Yes. Some people report drowsiness, appetite loss, diarrhea, and irritability. Other side effects are more serious. The FDA says some studies suggest CBD products can cause liver injury and may affect fertility in men. The agency also warns again using any cannabis product during pregnancy or while breastfeeding.
For more information, visit the Florida Department of Health.
People use CBD oil or other forms for a variety of reasons. Products appear to ease chronic pain, help with sleeplessness, and tamp down anxiety and depression. However, beware of unproven claims that tout CBD as a treatment for diabetes, cancer, even Alzheimer’s.
With that in mind, here’s a handy primer if you’re considering CBD edibles, oils, or ointments.
How can I ensure a safe experience?
Unfortunately, the lack of regulation complicates a consumer’s ability to understand what he’s ingesting. In the past, for example, studies have detected a compound called 5F-ADB in CBD vaping liquids. Usually found in illegal synthetic marijuana, it can trigger adverse effects, like paranoia and panic attacks and has been linked to emergency room admissions, even death. Other labs have discovered pesticides, heavy metals, and microbial contamination — obviously ingredients that would not be listed on a label.
Broadly speaking, there are three. CBD isolate is the purest. It contains only CBD. Broad-spectrum CBD includes other cannabis plant chemicals but no THC. Full-spectrum CBD has THC.
On the federal level, CBD is legal across the United States. It must contain no more than .3% THC. The same is true in Florida, which allows the use of medical marijuana. However, medical marijuana, unlike CBD, is tightly regulated. Only physicians who are specially trained and pass an examination can prescribe it for a narrow list of conditions. Patients must apply for a medical marijuana card. Recreational marijuana is not legal in Florida.
What’s more, the U.S. Food and Drug Administration does not regulate over-the-counter CBD. In the current climate, this means the best approach may be caveat emptor or buyer beware.
Thousands of cannabidiol (CBD) products are now available to the average consumer, some of them online, others at dispensaries that have cropped up all over town. However, despite this popularity, CBD remains a mystery for the average consumer.
CBD isn’t as mysterious as it sounds. Also known as cannabidiol, it’s one of many compounds found in the cannabis plant, which is why folks often lump it in with marijuana. It’s certainly not, though. CBD does not induce any of the psychoactive effects we normally associate with smoking weed. This is because, while both are found in the cannabis plant, CBD and THC (the stuff that makes you feel funky) are separate compounds. CBD is legal in Florida now that we (technically) have medical marijuana.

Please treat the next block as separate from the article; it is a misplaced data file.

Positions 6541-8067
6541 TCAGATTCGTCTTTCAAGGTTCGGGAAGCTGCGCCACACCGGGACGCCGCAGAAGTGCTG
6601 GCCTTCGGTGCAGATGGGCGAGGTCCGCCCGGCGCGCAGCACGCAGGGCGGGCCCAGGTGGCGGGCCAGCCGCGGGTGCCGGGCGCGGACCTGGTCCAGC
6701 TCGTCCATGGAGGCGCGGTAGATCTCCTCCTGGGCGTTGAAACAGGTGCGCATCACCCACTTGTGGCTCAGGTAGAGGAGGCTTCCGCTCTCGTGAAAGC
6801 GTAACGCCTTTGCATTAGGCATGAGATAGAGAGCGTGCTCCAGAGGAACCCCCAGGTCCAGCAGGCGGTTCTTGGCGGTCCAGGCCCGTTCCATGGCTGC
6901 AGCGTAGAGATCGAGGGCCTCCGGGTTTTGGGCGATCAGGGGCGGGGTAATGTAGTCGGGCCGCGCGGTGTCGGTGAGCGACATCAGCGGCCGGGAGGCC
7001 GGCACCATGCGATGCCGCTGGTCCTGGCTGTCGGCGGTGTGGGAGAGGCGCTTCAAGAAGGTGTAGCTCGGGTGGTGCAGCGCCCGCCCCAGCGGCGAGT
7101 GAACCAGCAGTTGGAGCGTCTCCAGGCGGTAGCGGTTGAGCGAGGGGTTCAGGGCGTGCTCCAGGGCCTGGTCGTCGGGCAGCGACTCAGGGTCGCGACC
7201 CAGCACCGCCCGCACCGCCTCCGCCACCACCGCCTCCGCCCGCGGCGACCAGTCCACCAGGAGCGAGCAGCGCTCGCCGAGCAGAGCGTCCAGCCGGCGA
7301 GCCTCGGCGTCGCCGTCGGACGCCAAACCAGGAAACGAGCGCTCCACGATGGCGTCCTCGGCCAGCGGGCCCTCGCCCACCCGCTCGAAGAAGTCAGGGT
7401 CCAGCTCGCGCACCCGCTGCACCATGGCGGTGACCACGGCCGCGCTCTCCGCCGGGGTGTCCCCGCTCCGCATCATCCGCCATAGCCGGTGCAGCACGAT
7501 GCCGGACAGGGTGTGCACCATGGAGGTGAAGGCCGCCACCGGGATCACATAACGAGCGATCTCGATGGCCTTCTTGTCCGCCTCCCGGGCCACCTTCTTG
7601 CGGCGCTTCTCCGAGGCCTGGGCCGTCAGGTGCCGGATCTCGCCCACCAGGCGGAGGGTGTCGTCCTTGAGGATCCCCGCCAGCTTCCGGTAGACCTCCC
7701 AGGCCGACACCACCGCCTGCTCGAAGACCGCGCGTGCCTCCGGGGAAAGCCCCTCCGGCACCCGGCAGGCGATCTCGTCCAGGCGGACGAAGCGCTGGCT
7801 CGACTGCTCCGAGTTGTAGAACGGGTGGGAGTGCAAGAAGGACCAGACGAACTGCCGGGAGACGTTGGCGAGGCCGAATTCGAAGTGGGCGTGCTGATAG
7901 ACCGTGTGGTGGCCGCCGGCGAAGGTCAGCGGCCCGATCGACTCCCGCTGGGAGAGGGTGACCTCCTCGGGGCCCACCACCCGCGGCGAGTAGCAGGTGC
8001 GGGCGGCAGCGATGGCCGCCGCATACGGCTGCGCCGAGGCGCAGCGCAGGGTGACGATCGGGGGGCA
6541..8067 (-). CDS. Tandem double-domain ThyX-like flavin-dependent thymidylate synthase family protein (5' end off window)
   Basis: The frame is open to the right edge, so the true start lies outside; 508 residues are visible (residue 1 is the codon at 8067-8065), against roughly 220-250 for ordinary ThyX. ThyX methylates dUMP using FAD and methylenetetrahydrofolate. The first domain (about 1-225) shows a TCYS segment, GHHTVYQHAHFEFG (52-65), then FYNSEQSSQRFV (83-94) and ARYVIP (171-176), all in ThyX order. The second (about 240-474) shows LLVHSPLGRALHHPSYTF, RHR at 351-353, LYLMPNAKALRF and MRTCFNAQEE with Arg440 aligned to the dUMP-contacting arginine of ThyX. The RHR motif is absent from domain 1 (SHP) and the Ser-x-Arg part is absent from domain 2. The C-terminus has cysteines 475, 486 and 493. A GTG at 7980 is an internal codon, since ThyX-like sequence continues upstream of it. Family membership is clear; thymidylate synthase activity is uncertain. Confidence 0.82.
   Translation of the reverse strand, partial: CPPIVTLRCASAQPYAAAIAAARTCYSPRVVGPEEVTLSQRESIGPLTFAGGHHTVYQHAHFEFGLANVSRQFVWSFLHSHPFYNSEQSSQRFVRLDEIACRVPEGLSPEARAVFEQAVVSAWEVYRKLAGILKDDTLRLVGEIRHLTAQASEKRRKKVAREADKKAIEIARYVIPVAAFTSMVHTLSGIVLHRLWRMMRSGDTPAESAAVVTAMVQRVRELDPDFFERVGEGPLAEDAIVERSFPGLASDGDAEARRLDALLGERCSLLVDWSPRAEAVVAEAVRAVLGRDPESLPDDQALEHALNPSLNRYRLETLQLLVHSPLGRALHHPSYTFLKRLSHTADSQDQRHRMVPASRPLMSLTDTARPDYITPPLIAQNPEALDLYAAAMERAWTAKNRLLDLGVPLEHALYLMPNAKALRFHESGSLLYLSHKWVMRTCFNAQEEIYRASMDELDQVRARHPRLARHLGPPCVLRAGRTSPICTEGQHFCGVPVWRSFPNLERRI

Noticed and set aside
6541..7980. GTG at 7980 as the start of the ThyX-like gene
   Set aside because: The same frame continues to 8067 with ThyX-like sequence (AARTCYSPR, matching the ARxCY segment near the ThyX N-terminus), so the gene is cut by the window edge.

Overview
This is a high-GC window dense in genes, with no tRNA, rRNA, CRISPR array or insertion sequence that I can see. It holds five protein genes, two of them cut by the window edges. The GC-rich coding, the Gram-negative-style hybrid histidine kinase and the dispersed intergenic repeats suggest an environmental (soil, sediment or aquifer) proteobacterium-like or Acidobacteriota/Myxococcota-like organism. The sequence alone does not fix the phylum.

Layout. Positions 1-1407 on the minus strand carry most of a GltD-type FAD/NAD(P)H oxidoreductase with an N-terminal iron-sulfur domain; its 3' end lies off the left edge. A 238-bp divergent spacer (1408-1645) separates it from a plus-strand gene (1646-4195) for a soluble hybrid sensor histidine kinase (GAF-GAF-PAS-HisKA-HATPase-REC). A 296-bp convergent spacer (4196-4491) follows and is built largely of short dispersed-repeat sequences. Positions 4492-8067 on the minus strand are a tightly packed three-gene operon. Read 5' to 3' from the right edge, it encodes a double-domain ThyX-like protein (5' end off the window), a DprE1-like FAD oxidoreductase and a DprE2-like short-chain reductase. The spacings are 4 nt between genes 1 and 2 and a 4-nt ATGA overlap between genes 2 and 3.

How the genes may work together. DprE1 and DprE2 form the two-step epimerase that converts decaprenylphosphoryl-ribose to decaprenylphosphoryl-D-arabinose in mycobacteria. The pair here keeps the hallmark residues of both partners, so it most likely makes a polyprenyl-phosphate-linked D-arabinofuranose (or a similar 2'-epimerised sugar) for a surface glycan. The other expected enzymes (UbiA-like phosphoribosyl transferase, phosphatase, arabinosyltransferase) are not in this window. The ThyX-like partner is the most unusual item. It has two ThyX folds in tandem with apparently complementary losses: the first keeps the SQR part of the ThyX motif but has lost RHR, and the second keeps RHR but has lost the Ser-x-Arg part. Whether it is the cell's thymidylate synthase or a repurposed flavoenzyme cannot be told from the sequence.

Yesterday, I tried one of Courtney’s Chill Out cookies. I popped the vegan, gluten-free cookie into my mouth around noon as my slightly nervous editor looked on, wondering what sort of bizarre content was about to come from my keyboard. The cookie was quite tasty—moist, soft and sweet without giving me a jumpy sugar rush. After about 25 minutes, the Chill Out began to do its job. CBD effects everyone differently and placebo is always a possibility, but I’ll be darned if a slight euphoria didn’t wash over me, helping ease the usual stress of a Monday afternoon—plus the added stress of trying to book an appointment for my in-heat kitten, Potato, to be spayed. It was a cozy sensation. I felt a bit like I was being hugged from the inside by a polite creature made of blankets. I suspect I had a dumb look on my face, though it’s hard to say if that is cookie-related or not.
Not to be left behind, local Miami baker Courtney Kohout of Courtney’s Cookies has something up her sleeve: two special CBD-infused cookies, the “Chill Out” and “Nighty Night.”
Creativity is a requirement if you want to survive in Miami’s dessert game. Taiyaki Miami is luring Instagram-hungry customers with adorable fish cones and unicorn floats. St. Roch Market stuffs its vegan matcha soft-serve into a little coconut and over in the Design District Soraya Kilgore is treating her sweets like small-scale science experiments at MadLab Creamery.
CBD has become a darling of the growing wellness industry, a soon to be billion dollar industry by some estimates. Like most buzzy remedies without an extensive body of scientific studies under its belt, CBD is attributed to providing relief from a whole host of things. There is some good evidence that forms of CBD can actually help treat epileptic seizures. Others claim it has helped treat chronic pain, anxiety, insomnia and nausea among other things.
“We wanted to infuse our cookies with CBD because it perfectly aligns with our core values around health and wellness,” says Kohout. “I definitely feel the effects from both our Chill Out (25mg CBD) and Nighty Night (50mg CBD; 3mg melatonin) cookies. They do exactly what their names suggest.”
I don’t know many desserts that can do that and still taste good. I certainly plan on having another of Courtney’s Cookies next time I find myself in the all-too-common ven diagram of hunger and anxiety, which, now that I think about it, seems to happen to me quite often. Oh, man. I think I need another cookie.